The cover art to Of Montreal’s Hissing Fauna, Are You the Destroyer? is at once the group’s most abstract and the most telling in regards to the music beneath it. Two simple, black folds are held together with an adhesive tab, resembling the underside of an envelope, albeit one that’s had a few spins under the spirograph. Once those folds are opened up, they refuse to stay closed, as if the album refuses not to be heard, Kevin Barnes’ hyper-energetic melodies and lyrical confessions spilling forth and forcing their way out. That the album looks somewhat like a letter waiting to be opened only seems appropriate, given that this is Of Montreal’s most intimately revealing record to date.
In the past, Barnes focused primarily on third person narratives and quirky storytelling, but somewhere around 2004, things went south for the Georgia-based songwriter as he moved north. Living in Norway, Barnes found himself the victim of a deep depression, and then subsequently became separated from his wife and daughter temporarily. Barnes catalyzed the resulting turmoil into such deeply honest and autobiographical entries as “Heimdalsgate Like a Promethean Curse” and “Cato As A Pun.” The former finds Barnes addressing his depression directly: “I’m in a crisis/I need help/come on mood shift, shift back to good again.” In contrast to the lyrical subject matter, however, the music is as joyous and vibrant as Of Montreal has ever been.
Delving further into the electronic sounds explored on The Sunlandic Twins, Hissing Fauna is a closer-to-perfect marriage of the psychedelic OM of yore and a Prince, Sly Stone and Human League inspired dance act. Leadoff track “Suffer For Fashion” is a magical, glimmering anthem that’s as catchy and danceable as anything the group’s ever done. Likewise, “Labyrinthian Pomp” and “Faberge Falls For Shuggie” get downright funky, Barnes attempting his best falsetto while allowing some slinky basslines to guide his sassy grooves. However, these tracks are two of a handful of character sketches on the album, their cheekiness adding a lighter side to the otherwise dark sequence of confessionals.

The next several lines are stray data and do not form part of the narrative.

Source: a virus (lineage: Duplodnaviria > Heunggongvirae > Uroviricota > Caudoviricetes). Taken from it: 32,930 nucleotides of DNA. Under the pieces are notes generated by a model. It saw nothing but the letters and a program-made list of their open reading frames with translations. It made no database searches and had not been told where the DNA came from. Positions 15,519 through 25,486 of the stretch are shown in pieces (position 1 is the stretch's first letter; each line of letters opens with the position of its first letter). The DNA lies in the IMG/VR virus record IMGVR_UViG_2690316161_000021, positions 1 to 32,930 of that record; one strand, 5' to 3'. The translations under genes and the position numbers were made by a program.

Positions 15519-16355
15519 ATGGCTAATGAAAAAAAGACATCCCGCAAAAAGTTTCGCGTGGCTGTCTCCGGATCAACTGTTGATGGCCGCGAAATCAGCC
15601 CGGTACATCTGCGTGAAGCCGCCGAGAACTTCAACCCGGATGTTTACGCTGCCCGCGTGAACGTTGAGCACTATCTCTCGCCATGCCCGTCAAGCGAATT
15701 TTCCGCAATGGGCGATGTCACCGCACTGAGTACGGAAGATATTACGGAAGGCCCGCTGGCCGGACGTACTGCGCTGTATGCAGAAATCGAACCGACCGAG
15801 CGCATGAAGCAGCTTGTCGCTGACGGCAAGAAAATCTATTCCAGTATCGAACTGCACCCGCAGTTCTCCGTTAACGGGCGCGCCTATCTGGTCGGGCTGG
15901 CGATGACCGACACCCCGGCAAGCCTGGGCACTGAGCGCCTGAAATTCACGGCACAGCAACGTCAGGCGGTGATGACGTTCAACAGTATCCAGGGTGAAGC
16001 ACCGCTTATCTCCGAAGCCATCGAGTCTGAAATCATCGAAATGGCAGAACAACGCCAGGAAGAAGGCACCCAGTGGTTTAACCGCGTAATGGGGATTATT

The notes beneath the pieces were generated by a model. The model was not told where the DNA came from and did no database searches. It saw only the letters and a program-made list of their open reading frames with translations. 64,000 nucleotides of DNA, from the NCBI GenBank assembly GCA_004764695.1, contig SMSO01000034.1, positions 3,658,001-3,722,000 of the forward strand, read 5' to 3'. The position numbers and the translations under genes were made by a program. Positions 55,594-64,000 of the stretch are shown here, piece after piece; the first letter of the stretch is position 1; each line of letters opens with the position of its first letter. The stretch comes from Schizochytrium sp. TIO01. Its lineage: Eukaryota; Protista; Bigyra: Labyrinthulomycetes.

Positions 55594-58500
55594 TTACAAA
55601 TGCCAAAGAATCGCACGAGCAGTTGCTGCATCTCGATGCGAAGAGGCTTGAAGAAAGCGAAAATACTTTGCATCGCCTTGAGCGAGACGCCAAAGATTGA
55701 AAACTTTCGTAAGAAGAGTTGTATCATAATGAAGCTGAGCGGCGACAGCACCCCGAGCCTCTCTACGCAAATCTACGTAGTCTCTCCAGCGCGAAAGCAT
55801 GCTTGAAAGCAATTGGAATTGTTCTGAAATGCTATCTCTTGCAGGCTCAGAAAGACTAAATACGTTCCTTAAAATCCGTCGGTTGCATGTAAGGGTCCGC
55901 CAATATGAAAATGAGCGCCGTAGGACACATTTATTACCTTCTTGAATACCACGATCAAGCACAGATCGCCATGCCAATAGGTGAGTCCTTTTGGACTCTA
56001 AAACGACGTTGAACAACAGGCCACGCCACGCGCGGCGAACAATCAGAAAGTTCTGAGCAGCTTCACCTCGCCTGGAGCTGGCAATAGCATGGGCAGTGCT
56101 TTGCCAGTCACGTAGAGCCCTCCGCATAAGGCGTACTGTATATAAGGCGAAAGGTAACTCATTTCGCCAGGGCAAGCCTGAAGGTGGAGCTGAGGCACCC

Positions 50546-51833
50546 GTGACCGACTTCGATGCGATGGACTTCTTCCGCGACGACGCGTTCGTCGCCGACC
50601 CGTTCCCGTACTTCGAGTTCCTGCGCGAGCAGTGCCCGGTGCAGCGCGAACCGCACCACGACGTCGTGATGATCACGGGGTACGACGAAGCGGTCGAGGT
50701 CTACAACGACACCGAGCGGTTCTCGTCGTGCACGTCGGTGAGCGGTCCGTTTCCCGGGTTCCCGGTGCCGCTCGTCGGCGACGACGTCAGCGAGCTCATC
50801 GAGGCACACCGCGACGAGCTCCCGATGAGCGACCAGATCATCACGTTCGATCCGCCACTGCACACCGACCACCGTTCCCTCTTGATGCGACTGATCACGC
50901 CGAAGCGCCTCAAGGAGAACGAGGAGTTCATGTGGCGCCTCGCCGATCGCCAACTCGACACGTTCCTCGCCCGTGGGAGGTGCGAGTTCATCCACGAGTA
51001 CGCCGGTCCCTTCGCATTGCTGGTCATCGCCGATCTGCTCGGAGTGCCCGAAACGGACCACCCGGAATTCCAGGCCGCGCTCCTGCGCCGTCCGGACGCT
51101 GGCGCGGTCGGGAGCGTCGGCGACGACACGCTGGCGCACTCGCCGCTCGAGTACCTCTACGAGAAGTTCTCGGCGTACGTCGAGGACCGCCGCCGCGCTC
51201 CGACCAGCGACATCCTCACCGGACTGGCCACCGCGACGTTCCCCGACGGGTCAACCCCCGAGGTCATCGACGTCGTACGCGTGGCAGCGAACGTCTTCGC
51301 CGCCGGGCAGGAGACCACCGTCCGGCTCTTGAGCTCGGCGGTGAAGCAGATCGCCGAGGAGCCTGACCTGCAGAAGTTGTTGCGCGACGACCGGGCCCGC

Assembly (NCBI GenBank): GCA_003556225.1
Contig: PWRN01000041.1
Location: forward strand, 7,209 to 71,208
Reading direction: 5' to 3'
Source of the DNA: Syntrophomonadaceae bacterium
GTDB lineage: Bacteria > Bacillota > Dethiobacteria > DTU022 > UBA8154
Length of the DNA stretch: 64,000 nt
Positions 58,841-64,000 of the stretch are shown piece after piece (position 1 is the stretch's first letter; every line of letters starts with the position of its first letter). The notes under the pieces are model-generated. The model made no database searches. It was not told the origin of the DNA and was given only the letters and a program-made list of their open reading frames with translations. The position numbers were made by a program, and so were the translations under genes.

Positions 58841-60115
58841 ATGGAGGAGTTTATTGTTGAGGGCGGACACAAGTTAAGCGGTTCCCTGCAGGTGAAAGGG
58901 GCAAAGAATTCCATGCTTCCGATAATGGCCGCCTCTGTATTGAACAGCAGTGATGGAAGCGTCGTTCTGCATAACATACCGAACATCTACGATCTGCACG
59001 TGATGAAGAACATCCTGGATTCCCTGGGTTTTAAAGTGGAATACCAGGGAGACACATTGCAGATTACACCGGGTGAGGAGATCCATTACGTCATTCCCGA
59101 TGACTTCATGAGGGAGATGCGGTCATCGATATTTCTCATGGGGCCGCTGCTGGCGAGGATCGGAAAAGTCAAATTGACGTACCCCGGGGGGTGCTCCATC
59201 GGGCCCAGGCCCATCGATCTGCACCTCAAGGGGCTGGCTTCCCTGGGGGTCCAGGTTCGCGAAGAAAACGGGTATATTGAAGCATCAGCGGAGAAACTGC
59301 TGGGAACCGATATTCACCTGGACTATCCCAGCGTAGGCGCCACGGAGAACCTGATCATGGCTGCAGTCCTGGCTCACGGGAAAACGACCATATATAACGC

If the downcast lyrics and high-energy electro jams seem an odd match, it’s only because of the contrast they create. It’s clear that Barnes is fighting to lift his spirits and to overcome such demons with such powerful sounds. Consider this Rabid Pet Sounds, Barnes playing the drum machine-wielding Brian Wilson writing teenage symphonies for himself (even sounding a bit like the Beach Boy on the brief, beautiful “Sink the Seine”); thankfully, he’s generous enough to share them with us. On “Gronlandic Edit,” reminiscent of 2005′s single “Wraith Pinned to the Mist (and Other Games),” Barnes seeks deeper spirituality, pondering “I guess it would be nice to give my heart to a God/but which one…which one do I choose?” “A Sentence of Sorts in Kongsvinger” is a melodic peak, an absolutely stunning synth symphony, telling of “a winter on the verge of a nervous breakdown while living in Norway.” After this highlight comes the album’s centerpiece, the sprawling, 12-minute “The Past is a Grotesque Animal,” in which Barnes reads his tragic litany. It’s a lot to take in one sitting, displaying the singer at his most vulnerable, offering lines like “I’m flunking out, I’m gone, I’m just gone/but at least I author my own disaster.”
The album’s final ten minutes reveal two of the most stunning tracks here: “She’s a Rejector” and “We Were Born the Mutants Again With Leafling.” The former is a full-blown electroclash rave-up, with Barnes sounding his most angry and conflicted (“there’s the girl that left me bitter / want to pay some other girl to just walk up to her and hit her / but I can’t / I can’t / I can’t“), as the latter is, simply put, a masterpiece of kaleidoscopic sound, multi-part layered harmonies cascading over one another in sonic bliss. Yet this gorgeous denouement finds our hero ending the album on a surreal yet optimistic note, declaring “we won’t let this end in disaster.”
The circumstances that led up to the creation of Hissing Fauna may not have been for the best, but what came out on the other side was something awe-inspiring and jubilant. By looking internally rather than to fiction and fantasy, Kevin Barnes has created something emotionally engaging and universal. Hissing Fauna is a new creative height for Of Montreal, and a classic album in the truest sense of the word, straight down to the packaging.